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Thoughts on the Future of Work
why appreciation is important in the workplace

Proven Ways Showing Employee Appreciation Benefits Remote Teams

People don't just like to feel appreciated; they need to feel appreciated! This article provides six concrete tips for leaders to ensure their team members know they are appreciated, no matter where they work.

People want to know that their work is appreciated. Just as human beings have a basic requirement for food and shelter, according to Maslow's Hierarchy of Needs, we also need self-esteem and the confidence that we made a positive impact in some way. As our CEO Mark Abbott says, "To matter, you have to matter, and we all want to matter." Our desire for love and connection extends into our need to be recognized for the impact we make. Doing meaningful work that makes the world a better place—and being recognized for it—isn't just a nice-to-have in one's life. It is vital.

That's why team members who regularly hear from leadership that their work is appreciated are five times more likely to remain in their job than those who don't. And while we certainly shouldn't ignore financial compensation, kudos don't pay the bills. A Harvard Business Review study found that pay makes up only 12.8% of workplace satisfaction for people who earn less than $40,000. It's even less for those who make more than $120,000.

"Team members who regularly hear from leadership that their work is appreciated are five times more likely to remain in their job than those who don't."

We've written before about how we can't necessarily rely on spontaneous, organic communication in a Work From Anywhere™ (WFA) environment. Instead, we must be purposeful and mindful about it. The same goes for showing appreciation to team members working from anywhere, especially those not frequently (or ever) in the office. Setting up structures and creating space for appreciation helps to ensure their good acts are not overlooked and that their hard work doesn't go unnoticed. This can be as simple as a shoutout during a meeting with the rest of the team, but it's even better to take a planned and purposeful approach.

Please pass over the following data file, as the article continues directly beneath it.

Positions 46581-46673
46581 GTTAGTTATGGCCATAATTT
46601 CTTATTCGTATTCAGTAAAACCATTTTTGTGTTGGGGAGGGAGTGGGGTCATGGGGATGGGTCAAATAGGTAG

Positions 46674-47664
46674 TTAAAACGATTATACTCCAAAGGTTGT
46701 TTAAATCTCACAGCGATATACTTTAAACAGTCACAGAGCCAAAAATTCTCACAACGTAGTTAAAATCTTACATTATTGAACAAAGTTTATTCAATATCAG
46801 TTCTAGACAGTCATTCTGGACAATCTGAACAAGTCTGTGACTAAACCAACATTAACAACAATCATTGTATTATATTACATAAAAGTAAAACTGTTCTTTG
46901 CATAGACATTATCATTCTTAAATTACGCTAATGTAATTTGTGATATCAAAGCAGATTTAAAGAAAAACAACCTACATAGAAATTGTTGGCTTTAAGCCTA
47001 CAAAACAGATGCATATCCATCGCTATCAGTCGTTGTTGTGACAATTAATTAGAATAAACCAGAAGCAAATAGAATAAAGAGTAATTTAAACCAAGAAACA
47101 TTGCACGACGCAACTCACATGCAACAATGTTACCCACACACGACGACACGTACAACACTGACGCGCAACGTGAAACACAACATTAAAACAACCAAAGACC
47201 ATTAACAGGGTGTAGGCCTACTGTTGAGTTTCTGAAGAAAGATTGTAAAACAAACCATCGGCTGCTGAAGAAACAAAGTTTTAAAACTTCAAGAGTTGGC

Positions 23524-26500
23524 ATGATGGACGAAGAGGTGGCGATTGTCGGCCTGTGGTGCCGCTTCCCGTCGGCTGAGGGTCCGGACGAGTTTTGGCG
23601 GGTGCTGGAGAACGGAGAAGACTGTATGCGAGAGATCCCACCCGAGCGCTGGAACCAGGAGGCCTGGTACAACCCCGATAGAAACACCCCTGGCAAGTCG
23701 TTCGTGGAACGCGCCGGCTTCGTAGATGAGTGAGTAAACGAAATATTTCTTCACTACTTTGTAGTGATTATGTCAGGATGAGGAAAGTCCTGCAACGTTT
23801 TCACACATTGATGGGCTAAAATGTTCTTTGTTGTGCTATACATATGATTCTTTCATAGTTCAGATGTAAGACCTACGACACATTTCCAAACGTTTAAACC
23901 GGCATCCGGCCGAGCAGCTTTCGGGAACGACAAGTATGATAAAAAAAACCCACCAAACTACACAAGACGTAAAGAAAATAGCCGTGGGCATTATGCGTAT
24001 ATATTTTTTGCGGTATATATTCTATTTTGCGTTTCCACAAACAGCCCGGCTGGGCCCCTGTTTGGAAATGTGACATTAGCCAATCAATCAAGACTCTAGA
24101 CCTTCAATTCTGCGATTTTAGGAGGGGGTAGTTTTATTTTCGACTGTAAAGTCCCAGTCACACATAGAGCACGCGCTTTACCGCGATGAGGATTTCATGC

Consider the company values and culture to find ways to align team appreciation around them. Here at Ninety, we do something called "Core Value Shout Outs," where individuals are publicly recognized for contributions that reflect one or more of our six core values. Not only does this show appreciation, but it also highlights the importance of those values to others across the organization.

The ability to connect individual achievement to something bigger and show how that person's work made a positive difference in our company and the world. So, we need to ask ourselves:

  1. How can we strengthen company culture and values through acts of team member appreciation?
  2. What kinds of accomplishments do we most want to recognize?
  3. Who provides the recognition, and in what way?

What structures can be put in place to ensure team members feel appreciated?

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